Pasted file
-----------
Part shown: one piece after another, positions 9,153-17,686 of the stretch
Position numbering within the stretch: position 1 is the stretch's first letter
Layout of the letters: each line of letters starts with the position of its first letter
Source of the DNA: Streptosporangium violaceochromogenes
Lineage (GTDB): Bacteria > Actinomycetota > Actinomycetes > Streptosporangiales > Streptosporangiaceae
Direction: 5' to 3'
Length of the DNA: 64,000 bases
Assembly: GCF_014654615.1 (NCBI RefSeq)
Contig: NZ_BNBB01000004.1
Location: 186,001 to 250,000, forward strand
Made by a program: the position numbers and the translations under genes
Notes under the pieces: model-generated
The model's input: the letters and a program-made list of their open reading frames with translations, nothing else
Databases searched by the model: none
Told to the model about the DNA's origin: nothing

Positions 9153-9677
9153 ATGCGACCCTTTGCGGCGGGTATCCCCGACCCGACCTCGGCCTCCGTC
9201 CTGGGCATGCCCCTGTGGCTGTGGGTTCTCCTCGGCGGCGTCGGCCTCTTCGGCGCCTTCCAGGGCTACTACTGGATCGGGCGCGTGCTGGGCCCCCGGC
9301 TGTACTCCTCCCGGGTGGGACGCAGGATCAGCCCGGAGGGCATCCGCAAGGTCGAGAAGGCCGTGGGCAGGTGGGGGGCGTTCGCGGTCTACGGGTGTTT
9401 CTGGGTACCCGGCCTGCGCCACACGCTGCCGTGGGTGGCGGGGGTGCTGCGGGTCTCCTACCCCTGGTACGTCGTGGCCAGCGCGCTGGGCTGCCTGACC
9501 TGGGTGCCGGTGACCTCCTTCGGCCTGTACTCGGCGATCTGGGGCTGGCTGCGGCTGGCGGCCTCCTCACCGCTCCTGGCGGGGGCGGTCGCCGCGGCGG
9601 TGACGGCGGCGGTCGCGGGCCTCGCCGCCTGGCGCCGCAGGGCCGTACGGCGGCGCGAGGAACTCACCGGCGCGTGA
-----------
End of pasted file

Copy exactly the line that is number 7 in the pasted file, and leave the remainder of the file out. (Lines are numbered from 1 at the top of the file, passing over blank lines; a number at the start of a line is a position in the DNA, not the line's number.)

Length of the DNA: 64,000 bases